I have been thinking about Amazon.
This weekend, I was on the retailer’s website, searching for the product page for The ONE Thing. I had gotten advice earlier in the week that there was real value for publishers to add certain elements to the page, because Amazon weighed the inclusion of those elements in their search algorithm. When the page loaded, I noticed a special offer – buy two, save 50% on 1. The marketing copy was a little awkward, but it’s always great to see a Bard Press title included in a promotion like that. I clicked through to see what other titles were included in the promotion, and the results showed 1000 business titles to choose from, along with other items in office products, electronics and home improvement.
The promotion instructions said to put two participating products in your shopping cart and the discount would be automatically added. I choose Humor, Seriously by Jennifer Aaker and the new edition of Robert Cialinidi’s Influence. In the shopping cart, I could see the promotion reduced the two books’ cost by $9.15. I clicked the ‘Place your order” button and was informed the books will be here tomorrow. I can share the link to the promotion, so you can see what they offered, but the promotion has ended.
Amazon is always running experiments. Also this weekend, I researched or ran across:
- A front list title offered for 80% off the retail price – that’s crazy low for a new book.
- A book format option called “Print on Demand (Hardcover)” – why call it out?
- Made for You Custom T-shirt– download the app, take pictures for measurements, and order your custom made shirt
- They are crowdfunding new products through their Build It program with Day 1 Editions.
- Prime Wardrobe will pick out clothes for you for a five dollar styling fee and each month send you a selection to choose from – yes, I am going to try it.
For the company that got its start selling books, there have been an amazing number of books written about it in the last two years. Amazon, Think Like Amazon, and Bezonomics are among the books that predate the pandemic. In the last six months the pace has quickened.
Invent & Wander, edited by Walter Isaacson is a collection of Jeff Bezos’ shareholder letters, speeches, and interviews. Fulfillment: Winning and Losing in One-Click America by Alec MacGillis, which came out in March, is described as a “a literary investigation of the America that falls within that company’s growing shadow.” Working Backwards is the business book treatment of leadership principles and cultural values by former Amazon executives Colin Bryar and Bill Carr. And this week Brad Stone’s Amazon Unbound is being released, the sequel to the BusinessWeek reporter’s 2013 book The Everything Store.
If you need more to read, you could subscribe to Tim Carmody’s newsletter Amazon Chronicles by or What Did Amazon Do This Week? written by Paul Armstrong.
Six weeks ago, my daughter and I opened a seller account on Amazon. She wanted a way to earn money and I needed to recover floor space in my office from the overflowing piles of books. Of course, as a book publisher, I was also interested to see if I could learn anything about the used book market by dipping my toe in as a seller.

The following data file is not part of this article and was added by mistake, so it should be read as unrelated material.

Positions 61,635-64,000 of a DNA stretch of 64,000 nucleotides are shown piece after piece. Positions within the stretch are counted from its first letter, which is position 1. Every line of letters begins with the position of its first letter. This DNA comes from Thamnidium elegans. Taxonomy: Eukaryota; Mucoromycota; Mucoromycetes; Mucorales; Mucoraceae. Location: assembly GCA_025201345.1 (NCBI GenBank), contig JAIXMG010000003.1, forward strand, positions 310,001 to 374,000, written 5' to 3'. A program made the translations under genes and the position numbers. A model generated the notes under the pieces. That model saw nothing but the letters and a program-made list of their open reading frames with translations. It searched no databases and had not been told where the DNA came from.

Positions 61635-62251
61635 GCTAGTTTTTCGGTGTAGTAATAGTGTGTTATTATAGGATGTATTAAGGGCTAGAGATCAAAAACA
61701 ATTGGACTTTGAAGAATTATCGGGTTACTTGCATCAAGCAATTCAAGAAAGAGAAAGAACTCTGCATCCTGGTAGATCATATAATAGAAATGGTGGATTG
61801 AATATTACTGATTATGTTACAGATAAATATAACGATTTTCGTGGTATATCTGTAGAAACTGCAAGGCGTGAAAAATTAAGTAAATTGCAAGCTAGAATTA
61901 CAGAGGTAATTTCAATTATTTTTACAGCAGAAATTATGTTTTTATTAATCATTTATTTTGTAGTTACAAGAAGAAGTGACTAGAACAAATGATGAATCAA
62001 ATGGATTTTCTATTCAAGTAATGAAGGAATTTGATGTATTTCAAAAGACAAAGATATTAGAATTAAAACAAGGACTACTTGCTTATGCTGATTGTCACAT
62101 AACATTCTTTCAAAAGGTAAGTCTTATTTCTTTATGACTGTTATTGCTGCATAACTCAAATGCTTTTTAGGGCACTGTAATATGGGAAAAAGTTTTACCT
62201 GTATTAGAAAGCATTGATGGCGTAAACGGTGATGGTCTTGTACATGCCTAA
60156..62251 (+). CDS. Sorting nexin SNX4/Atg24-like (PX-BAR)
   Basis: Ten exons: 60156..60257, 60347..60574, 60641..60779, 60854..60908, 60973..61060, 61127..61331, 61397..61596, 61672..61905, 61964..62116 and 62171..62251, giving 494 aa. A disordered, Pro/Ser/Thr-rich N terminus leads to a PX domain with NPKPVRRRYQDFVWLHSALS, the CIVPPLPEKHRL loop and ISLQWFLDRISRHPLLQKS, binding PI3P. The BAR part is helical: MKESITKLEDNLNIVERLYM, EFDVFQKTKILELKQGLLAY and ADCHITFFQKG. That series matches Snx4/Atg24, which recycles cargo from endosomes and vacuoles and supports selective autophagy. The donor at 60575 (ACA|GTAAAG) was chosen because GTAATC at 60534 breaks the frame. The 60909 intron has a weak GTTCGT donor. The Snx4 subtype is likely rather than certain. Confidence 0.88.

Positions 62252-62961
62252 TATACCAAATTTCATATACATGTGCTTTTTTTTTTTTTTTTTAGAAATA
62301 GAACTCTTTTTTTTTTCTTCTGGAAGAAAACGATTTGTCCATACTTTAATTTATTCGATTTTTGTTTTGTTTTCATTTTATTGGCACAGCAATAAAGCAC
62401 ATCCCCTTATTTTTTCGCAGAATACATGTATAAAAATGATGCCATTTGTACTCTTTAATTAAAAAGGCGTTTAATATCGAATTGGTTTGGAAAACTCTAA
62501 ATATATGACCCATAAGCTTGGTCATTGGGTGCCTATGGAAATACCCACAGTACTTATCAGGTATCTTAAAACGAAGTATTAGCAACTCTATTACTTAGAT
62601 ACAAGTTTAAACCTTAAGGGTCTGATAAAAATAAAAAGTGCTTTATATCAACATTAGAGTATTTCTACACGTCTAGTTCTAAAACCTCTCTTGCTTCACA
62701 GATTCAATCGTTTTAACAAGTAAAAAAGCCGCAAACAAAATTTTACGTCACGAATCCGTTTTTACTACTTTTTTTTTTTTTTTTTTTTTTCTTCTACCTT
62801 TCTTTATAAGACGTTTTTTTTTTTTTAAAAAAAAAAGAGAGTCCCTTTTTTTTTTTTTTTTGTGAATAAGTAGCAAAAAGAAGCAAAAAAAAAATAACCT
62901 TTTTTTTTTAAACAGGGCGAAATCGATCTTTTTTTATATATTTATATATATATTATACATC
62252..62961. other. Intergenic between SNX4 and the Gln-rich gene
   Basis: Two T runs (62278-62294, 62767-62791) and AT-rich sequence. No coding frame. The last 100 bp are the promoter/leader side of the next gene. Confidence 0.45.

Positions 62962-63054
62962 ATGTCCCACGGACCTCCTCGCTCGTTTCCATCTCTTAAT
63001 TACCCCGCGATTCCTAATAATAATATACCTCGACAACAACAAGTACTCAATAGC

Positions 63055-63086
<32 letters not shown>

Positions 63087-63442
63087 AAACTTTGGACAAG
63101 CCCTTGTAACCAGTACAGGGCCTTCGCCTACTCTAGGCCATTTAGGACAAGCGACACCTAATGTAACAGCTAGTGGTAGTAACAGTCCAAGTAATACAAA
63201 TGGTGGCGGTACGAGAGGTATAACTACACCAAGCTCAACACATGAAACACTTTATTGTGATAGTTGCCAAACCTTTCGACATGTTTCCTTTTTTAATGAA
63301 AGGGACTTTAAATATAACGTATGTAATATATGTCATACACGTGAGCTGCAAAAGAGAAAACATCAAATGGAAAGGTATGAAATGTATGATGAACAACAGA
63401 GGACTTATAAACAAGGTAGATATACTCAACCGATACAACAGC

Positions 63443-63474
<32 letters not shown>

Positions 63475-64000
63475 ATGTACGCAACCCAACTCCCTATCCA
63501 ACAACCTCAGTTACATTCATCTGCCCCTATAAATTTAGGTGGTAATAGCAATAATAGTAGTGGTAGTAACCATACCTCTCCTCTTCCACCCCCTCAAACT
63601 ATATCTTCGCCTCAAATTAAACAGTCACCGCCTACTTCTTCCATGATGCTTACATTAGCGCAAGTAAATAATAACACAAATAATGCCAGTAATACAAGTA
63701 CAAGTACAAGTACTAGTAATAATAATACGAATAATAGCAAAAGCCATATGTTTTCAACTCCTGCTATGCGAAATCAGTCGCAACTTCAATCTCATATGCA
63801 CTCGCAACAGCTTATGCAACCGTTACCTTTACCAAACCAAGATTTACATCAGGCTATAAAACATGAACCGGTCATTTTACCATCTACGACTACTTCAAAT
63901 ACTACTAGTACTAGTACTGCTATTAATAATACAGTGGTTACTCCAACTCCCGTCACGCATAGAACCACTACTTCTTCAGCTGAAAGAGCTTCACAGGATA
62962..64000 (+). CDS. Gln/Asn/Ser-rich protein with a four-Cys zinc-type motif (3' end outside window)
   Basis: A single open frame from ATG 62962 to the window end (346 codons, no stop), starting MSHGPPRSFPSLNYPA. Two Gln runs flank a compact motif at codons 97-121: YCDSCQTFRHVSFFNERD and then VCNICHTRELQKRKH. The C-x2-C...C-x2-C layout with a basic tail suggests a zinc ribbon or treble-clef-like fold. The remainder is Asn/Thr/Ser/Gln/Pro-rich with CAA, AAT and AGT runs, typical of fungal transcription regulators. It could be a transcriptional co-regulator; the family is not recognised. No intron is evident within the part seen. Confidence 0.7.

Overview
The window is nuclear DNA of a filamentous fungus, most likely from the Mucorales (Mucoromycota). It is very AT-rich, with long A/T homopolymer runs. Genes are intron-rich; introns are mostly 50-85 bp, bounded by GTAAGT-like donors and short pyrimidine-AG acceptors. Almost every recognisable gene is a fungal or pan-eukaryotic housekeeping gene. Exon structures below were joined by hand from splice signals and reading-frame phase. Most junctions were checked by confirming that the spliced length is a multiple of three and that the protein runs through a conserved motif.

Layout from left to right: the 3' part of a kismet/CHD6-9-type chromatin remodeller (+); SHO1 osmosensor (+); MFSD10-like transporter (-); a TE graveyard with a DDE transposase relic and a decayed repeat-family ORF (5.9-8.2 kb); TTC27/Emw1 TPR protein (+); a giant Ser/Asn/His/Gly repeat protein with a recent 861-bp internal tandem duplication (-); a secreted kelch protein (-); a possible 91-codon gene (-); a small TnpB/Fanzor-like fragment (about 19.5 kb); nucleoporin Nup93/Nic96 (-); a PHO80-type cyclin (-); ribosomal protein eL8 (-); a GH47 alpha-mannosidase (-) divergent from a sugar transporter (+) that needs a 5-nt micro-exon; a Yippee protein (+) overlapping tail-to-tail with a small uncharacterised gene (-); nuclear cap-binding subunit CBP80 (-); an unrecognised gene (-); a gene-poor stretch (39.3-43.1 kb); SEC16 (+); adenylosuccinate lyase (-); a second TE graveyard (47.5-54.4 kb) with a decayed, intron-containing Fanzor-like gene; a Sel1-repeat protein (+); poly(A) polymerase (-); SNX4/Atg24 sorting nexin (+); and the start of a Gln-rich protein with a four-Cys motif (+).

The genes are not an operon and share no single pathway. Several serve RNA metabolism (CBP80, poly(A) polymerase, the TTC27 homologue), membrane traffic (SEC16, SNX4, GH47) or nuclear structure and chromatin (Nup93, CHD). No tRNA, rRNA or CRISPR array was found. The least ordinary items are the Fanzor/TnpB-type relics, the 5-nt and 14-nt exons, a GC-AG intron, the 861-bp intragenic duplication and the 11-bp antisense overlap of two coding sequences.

We did some research before we started and checked what the internet had to say about our new venture. Non-fiction sells better than fiction. Books with higher sales ranks sell faster, with #500,000 being the lower limit if you want to sell something fast. We found all of that to be true.
Since the first of April, we’ve shipped over 80 orders and sold almost $1500 in books. Like anything, we had to learn the system. Fees and shipping mean you can’t sell for less than eight or nine dollars. You can buy shipping from Amazon which is great, but they will only sell you shipping methods that meet the promised delivery times. Rather than economical media USPS media mail, you can get locked into Priority Express. Some adjustments to the lead times on our account reduced the need for faster shipping and the higher costs.
I learned that Amazon’s marketplace is robust. We sold books ranging from $6 to $100. Sellers are heavily competing on price—watching each other closely and adjusting continuously. Our buyers tended to live in populous states like New York, Florida, California, and Michigan. We sold through two-thirds of the books we listed in these last six weeks. We also have an equal number of books that we didn’t list because there was too much inventory or the price was too low for it to make sense for us.
I just got done watching The Planets, a 2019 documentary series from NOVA and BBC Earth. I’d started watching it on Amazon Prime during one of the free windows to subscription content. It was so good I spent the $9.99 to buy the series outright. The five episodes were outstanding. My wife and I kept saying “How did we not know that?” The series pulled together 20 years of findings into a fun and informative highlight reel of scientific discovery. Interviews with NASA project managers and scientists were weaved together with imagery and animation from a wide variety of missions to other planets. Loved it.
And of course, if I am talking about Prime, I have to mention The Expanse. The series has been exclusive on Amazon Prime, since they brought the series back from near-death after the cancellation on the Scifi Channel. The Expanse is the best science fiction TV series since the reboot of Battlestar Galactica. They just finished the amazing fifth season and have started filming the sixth and final season of the series.
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